People say money can't buy happiness, and for the most part, I believe they are right. Having a big house, a fancy car, a new wardrobe, and the finest things in life is not going to make you happy. What good are those things if you have an empty life, without people who you love and who love you?
No, money can't buy you love, that's for sure, but there is one way in which money CAN make you happy: spending it on others and with others.
Last year, I read a very interesting article about money and happiness in the Ideas section of the Boston Globe that I still think about all the time. It said that while spending money on material possessions doesn't make people happier, spending money on or with others, CAN actually make people happier. Making donations to charities, taking friends out to dinner, going on vacations with loved ones--in essence, spending on people and experiences with people--WILL make you happier.
I love that article. I guess that's why I still think about it a year later. It validates a feeling I've always had. In the pursuit of happiness, we need to know what to spend our money on...not so much on things, but on people and experiences.
Last week, we went on a family vacation to Maine and I thought about the article again while we were there. When I think about the happiest times of my life, they always involve events like this, vacations with family and friends, weddings and parties, and dinners out with friends. So much of our lives is mundane: housework and chores, kids' activities and homework, and of course, our jobs. Much of it is joyful, but little of it is memorable. The times that are the most memorable, however, are always the special ones: birthdays and celebrations and vacations. Those times are precious. When you look back at your life, yes, you remember some of the quiet times you've spent with your family doing the mundane things, but the most vivid memories are the ones spent doing something out of the ordinary. It's so important to remember that money spent on intangible things like this is priceless, and far more valuable than spending on getting an expensive trinket or toy. The trinket will tarnish but the vacation will grow in your memory into one of the most special times of your life.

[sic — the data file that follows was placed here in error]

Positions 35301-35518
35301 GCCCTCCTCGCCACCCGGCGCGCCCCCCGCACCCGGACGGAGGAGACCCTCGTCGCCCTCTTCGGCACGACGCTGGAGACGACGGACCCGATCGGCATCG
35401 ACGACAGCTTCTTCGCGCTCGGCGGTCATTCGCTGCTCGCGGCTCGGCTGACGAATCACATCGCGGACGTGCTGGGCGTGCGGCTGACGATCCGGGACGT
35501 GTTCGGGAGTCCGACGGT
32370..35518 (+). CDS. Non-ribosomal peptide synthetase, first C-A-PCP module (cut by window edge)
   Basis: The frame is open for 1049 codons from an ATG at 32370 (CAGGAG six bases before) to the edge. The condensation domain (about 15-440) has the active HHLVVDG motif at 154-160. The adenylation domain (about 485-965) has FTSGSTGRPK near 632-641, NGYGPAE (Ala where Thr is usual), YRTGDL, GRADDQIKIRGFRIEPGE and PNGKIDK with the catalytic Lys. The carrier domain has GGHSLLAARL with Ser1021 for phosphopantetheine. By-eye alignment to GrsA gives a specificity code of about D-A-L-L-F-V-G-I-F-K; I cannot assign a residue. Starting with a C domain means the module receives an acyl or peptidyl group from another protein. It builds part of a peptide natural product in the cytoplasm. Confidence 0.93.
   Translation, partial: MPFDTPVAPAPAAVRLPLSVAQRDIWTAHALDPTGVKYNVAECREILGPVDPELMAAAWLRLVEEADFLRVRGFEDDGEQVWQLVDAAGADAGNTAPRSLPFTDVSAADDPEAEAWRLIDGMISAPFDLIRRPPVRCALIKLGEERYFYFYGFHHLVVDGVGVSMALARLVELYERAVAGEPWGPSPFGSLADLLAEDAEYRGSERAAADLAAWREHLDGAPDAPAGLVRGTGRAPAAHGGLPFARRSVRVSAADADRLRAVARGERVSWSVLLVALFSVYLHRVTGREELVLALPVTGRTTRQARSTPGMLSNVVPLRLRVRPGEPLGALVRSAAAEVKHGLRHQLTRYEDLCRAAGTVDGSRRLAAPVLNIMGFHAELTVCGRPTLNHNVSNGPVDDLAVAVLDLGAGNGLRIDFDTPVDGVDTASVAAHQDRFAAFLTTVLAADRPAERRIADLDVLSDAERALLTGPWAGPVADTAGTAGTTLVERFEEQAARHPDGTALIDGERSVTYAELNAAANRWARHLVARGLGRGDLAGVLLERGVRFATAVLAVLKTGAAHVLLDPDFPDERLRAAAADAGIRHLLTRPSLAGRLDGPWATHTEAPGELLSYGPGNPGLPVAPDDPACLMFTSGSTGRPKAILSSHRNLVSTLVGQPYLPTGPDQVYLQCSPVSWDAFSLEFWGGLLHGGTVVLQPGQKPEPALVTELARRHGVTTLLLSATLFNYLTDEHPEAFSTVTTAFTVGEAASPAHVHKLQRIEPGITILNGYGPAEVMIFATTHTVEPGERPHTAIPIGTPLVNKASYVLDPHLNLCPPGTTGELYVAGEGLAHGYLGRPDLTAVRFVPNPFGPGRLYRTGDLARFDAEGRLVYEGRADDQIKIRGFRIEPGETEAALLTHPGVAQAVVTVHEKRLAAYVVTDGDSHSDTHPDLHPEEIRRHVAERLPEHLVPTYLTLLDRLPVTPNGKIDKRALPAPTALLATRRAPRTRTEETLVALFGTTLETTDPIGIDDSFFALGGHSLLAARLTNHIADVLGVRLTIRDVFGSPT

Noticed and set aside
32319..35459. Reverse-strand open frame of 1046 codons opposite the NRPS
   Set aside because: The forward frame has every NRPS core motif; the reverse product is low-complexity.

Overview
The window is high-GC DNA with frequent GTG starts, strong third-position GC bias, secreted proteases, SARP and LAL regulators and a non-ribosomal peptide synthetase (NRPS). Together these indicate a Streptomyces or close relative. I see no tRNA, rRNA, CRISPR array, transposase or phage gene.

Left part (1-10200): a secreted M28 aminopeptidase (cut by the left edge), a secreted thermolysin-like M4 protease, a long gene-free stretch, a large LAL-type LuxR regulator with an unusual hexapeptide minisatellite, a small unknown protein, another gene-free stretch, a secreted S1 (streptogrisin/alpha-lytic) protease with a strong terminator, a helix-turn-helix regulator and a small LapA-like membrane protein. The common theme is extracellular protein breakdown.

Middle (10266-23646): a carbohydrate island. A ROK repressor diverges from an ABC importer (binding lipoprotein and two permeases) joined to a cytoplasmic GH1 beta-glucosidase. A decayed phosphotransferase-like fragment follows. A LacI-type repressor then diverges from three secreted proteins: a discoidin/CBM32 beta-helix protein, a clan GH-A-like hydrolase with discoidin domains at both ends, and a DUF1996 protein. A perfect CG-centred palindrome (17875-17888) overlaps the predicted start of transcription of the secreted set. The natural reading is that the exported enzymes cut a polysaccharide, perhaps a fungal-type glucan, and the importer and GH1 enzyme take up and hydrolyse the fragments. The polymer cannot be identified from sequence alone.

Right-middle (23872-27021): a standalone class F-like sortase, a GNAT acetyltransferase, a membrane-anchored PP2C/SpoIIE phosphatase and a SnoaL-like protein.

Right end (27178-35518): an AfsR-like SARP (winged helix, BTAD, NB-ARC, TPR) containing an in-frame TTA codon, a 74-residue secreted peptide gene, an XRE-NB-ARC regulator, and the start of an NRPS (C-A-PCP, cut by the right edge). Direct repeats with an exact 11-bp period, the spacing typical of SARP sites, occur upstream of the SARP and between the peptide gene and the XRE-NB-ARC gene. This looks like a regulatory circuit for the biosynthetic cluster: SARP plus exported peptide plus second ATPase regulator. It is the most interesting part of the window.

Our little vacation in Maine last week was planned on the fly by my husband (because we had so much fun on a day trip we took this summer for our 11th anniversary), and we ended up picking the worst week for weather, but it was still an awesome time we spent together with our kids. I know when we look back on it someday, we'll say, "Hey, remember the time we went to Maine and we sat in the hot tub while it was raining? That was so cool!" We did the Cliff Walk in Ogunquit, ate at the famous Maine Diner when it was raining buckets, went to Old Orchard Beach and went to the amusement park. The amount we spent was small compared to what we got out of it.
Anyway, I'm not bashing those of you who have nice things. Of course, we all like having nice things, don't we? My particular weakness is clothes and jewelry. I love dressing up. I grew up winding my mom's old saris around me and wearing her shoes and jewelry and using her make-up. But I can tell you that while I like all the pretty things, there is nothing I own that I am so attached to that I would miss too much if it was gone. And, if need be, in a heartbeat, I would give it away.
It is good to remind yourself now and then to enjoy your money but never to become too attached to it or to the things you've bought with it. Not long ago, when I was stressing about money, my father reminded me, "Kirti, I don't worry about you. Why do you worry? If you lost your house, your car, and all your money, what would happen? Absolutely nothing. You still have yourself. You should never worry about money." (God, I love my Dad!) And just like that, I felt calm. Because he is absolutely right. If I woke up tomorrow with not a single penny, I would easily have a place to stay, food to eat, and most importantly, myself and the opportunities that I can make for myself and my family. And in a year, maybe two, I would be fine again.
So, I no longer live in fear of losing money or all of my material possessions. (No, I'm not wishing for that to happen! But I don't live in fear anymore.) There is only one thing I own that is worth anything, and that is myself! And the only things that are worth caring about losing are not things at all, but the people you love and people who love you. So, I spend my money on them and with them. Life is for living, for enjoying, for sharing your joy and happiness (and wealth) with others. That is the best kind of investment I can think of!